I just returned from Springfield MA, where I am working with some DDS Family Support Centers. We are looking more closely at family engagement patterns for families they serve who have children with disabilities. The concern is that these families engage less in the general community. They are concerned about this for a variety of reasons. One is that these families are at risk of being more socially isolated - and we know that social isolation is related to a variety of maladies. Another concern is that when families who have children with disabilities are more isolated, other families have less exposure to disabilities and this affects attitudes and stereotypes toward disability.
I have been interested in engagement patterns of both families as well as with individuals who have disabilities. I believe these engagement voids have powerful negative consequences both internally and externally. Over the past 10 years we have been helping individuals and organizations think more about ways and means to have more effective engagement patterns. In this time period we have conducted a couple formal studies on the matter. One study was chronicled in the Canadian Journal of Disability Studies, Vol 5, No 4, 2016, titled, “Somewhere to Live, Something to Do, Someone to Love.”
More recently we conducted an unpublished study with 50 families, half who had a child with disability in their family. This study concluded that families who had children with disabilities engaged dramatically less than families without disabilities and stated 3 clear reasons. One was economics; quite simply disability is expensive and these families did not have as much disposable income. The other reason was logistics; again, families who have children with disabilities have to consider so many more factors when they go out to engage. And the last factor was stigma. That is, these families reported that they did not feel welcomed.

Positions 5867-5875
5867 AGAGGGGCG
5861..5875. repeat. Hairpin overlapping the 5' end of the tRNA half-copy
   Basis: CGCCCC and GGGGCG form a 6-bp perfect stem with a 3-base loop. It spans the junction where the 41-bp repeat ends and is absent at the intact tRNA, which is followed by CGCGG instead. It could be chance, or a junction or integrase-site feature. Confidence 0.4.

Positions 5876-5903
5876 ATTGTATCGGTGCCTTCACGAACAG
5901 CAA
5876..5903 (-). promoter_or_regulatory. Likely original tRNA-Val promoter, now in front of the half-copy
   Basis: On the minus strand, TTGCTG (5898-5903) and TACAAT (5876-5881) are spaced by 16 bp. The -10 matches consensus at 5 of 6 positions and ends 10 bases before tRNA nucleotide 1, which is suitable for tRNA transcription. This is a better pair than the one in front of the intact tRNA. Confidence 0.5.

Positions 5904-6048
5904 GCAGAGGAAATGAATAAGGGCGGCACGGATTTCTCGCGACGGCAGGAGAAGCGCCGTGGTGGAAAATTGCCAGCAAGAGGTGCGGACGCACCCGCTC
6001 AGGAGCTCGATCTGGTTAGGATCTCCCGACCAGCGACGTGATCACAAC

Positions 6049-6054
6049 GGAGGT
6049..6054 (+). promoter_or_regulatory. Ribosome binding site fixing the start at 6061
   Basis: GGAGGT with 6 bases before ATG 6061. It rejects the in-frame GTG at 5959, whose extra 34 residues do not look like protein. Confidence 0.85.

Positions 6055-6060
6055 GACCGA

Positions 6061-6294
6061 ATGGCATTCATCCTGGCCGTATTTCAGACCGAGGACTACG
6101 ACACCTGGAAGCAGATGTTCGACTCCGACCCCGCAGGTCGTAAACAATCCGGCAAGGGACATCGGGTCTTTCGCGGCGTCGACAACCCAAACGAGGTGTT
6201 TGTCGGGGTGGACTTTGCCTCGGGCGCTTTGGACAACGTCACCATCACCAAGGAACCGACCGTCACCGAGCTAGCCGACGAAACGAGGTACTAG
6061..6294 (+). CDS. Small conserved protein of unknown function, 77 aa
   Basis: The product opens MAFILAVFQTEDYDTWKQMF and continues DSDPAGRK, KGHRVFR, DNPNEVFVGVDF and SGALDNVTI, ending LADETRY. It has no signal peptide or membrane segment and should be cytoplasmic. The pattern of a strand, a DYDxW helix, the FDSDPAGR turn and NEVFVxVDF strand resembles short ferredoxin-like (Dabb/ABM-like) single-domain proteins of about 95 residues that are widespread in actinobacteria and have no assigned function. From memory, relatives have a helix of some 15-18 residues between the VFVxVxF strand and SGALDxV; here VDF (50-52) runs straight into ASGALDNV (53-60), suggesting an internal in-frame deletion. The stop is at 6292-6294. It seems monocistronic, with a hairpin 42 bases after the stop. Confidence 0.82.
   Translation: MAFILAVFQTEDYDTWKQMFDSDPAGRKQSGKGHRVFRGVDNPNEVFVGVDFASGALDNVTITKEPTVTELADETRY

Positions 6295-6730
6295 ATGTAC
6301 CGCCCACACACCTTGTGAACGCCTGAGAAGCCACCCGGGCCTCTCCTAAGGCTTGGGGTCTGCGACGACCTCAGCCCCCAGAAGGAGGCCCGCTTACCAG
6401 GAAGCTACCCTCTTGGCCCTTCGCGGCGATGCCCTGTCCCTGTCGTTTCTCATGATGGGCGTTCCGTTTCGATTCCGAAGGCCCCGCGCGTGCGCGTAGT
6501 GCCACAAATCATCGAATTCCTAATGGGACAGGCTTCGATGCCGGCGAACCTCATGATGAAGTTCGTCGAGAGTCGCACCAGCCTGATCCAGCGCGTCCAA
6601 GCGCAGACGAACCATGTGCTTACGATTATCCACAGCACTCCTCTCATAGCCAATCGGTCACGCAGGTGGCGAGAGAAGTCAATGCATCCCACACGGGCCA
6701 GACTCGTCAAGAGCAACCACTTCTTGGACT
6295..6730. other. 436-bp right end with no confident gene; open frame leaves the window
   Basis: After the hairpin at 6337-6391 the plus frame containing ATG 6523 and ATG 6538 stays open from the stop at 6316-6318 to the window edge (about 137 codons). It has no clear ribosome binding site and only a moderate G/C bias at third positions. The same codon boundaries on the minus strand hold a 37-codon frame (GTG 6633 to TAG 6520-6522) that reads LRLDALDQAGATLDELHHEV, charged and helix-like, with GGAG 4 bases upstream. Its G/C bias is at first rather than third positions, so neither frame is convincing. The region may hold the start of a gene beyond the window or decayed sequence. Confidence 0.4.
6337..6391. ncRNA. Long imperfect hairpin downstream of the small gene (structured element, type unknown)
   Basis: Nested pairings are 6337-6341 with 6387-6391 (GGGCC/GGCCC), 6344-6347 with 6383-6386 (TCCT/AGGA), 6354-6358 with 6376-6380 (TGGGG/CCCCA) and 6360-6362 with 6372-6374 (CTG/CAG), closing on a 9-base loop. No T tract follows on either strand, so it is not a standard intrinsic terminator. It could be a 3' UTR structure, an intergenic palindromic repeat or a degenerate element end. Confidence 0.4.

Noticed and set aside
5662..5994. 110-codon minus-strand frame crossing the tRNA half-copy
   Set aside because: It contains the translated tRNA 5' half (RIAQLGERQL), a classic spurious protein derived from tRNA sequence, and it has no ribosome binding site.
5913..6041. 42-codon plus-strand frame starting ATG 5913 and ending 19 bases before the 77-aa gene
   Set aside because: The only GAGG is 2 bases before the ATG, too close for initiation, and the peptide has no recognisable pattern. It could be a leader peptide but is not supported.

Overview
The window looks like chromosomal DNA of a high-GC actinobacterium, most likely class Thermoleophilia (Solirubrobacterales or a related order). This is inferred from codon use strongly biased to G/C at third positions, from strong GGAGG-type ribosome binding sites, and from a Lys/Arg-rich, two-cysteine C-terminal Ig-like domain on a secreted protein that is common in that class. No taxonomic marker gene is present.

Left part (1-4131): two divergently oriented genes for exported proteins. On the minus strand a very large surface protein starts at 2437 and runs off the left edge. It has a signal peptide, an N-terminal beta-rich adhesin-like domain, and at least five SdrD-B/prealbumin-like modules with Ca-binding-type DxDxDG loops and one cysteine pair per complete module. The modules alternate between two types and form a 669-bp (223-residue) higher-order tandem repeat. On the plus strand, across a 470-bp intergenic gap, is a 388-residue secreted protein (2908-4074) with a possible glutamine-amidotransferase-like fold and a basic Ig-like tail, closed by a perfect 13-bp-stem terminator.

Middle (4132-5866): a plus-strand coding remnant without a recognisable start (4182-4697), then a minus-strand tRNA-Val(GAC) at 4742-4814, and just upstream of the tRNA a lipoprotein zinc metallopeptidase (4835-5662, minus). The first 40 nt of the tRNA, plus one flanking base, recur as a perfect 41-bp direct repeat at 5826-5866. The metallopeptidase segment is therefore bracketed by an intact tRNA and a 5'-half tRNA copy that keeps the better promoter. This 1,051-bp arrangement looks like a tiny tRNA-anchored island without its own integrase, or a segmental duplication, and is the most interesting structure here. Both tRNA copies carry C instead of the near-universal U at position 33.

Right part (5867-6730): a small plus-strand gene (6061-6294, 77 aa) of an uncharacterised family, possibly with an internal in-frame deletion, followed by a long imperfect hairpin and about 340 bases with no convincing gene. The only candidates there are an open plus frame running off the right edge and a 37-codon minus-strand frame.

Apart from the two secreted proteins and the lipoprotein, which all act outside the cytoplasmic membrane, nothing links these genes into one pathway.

These findings, and other reported concerns suggest that we all need to think about our behavior whenever families or individuals with disabilities try to join in. In fact, we should do our best to encourage and support people in this effort. The more individuals or families with disabilities engage, the better we all become in the process.